How express positioning as copy

It’s one thing to craft a positioning statement. But they usually read like cardboard tastes. So how do you express positioning in a way that’s effective and readable?

“Drayton Bird knows more about Direct Marketing than anyone in the world.”
– David Ogilvy

Drayton Bird is still alive, well, and working, too. He runs his own lean marketing practice after selling his original agency to Ogilvy 45 years ago, then serving as the global chairman of Ogilvy Direct((Like Young & Rubicam, Ogilvy was eventually was acquired by WPP, along with 700 other creative agencies and counting. WPP’s founder Martin Sorrel has also praised Drayton Bird’s wiles)). You can tell he’s brilliant if you read his books or watch his videos; you’d never guess he’s 82.

Checklists are systems. Surgeons use them as a way of injecting care and quality into repetitive tasks ((The book to read is Atul Gawande’s Checklist Manifesto)). Airline pilots use them. And so does Drayton Bird.

I’ve read Drayton’s newsletter and books for enough years to know this isn’t the only copywriting checklist he uses, but this one’s useful for you – for  how to think about express your positioning to the world:

  1. Lead with the biggest benefit
  2. Immediately expand with the other benefits
  3. Give specifics, facts and figures
  4. Give proofs and testimonials
  5. What may happen if you don’t act
  6. Recap / summary
  7. Ask for action

This is an effective formula – for direct marketing. Because it relies on tacit psychological triggers that influence our behavior every moment of every day. ((The book to read is Influence: The Psychology of Persuasion by Dr. Robert Cialdini. Seriously, read it. Even if you hate the idea of doing your own marketing, read this book to understand just how pervasive psychological manipulation is in our daily lives. Not to say it’s all evil, but it acts on us regardless and by understanding that you’ll know how to deal with it and make better decisions. Also, it’s just an interesting book.))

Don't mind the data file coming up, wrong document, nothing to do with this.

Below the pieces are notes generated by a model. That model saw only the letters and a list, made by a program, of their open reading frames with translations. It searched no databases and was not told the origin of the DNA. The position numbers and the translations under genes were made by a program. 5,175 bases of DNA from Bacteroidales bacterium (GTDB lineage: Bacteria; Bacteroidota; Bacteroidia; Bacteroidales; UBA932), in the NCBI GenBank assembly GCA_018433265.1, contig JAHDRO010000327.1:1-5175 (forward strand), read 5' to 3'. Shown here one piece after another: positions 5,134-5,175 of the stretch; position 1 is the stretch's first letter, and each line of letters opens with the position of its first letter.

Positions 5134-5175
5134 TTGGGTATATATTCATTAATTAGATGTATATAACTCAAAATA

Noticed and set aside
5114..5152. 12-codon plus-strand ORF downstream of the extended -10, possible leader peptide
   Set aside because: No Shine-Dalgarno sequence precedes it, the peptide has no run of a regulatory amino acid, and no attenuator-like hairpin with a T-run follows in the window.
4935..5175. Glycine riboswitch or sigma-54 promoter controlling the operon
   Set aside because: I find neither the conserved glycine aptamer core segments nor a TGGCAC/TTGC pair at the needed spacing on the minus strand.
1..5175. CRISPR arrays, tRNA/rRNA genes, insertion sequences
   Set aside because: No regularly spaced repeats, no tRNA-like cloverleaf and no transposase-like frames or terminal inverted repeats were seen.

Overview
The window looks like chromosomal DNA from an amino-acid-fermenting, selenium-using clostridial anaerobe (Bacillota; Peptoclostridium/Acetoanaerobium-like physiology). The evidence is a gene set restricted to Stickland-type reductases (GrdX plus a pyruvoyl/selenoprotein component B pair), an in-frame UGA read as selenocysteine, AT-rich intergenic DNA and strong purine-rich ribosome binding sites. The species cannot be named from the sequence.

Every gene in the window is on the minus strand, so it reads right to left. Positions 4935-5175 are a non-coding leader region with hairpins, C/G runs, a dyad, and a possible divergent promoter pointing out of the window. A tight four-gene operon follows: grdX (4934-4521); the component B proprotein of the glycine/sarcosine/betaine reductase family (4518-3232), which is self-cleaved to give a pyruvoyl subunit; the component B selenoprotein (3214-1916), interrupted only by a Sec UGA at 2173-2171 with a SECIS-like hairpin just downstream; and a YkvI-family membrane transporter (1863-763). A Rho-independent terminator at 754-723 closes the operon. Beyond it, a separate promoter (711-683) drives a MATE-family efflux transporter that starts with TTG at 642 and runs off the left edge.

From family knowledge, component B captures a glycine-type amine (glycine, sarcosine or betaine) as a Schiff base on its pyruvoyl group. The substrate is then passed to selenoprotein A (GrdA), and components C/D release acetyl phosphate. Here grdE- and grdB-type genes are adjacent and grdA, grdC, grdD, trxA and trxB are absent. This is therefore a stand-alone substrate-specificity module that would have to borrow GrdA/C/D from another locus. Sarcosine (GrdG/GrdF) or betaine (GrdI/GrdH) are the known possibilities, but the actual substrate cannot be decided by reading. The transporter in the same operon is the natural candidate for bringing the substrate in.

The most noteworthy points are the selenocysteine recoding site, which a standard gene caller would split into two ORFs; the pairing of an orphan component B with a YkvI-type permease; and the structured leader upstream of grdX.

Therefore it may be more applicable to positioning your products, as opposed to positioning the brand of your business.

If there’s a spectrum of psychological pressure in marketing copy, direct marketing is on the high end. On the low end is what we call “brand marketing” nowadays (David Ogily called it “image marketing” 40 years ago).

If you removed checklist items #4, #5, #6 and #7, you have a checklist much better suited to brand marketing. Although the facts, figures, and proofs (the results) – those should be part of brand marketing too, once you read deep enough.

Which approach should you use to express your positioning as web copy? 

  • It depends
  • Both
  • Direct marketing, in the near term
  • Brand marketing, in the long term

It depends on your business goals, the nature of your products and services, and frankly, on your personal taste.

Have a great weekend,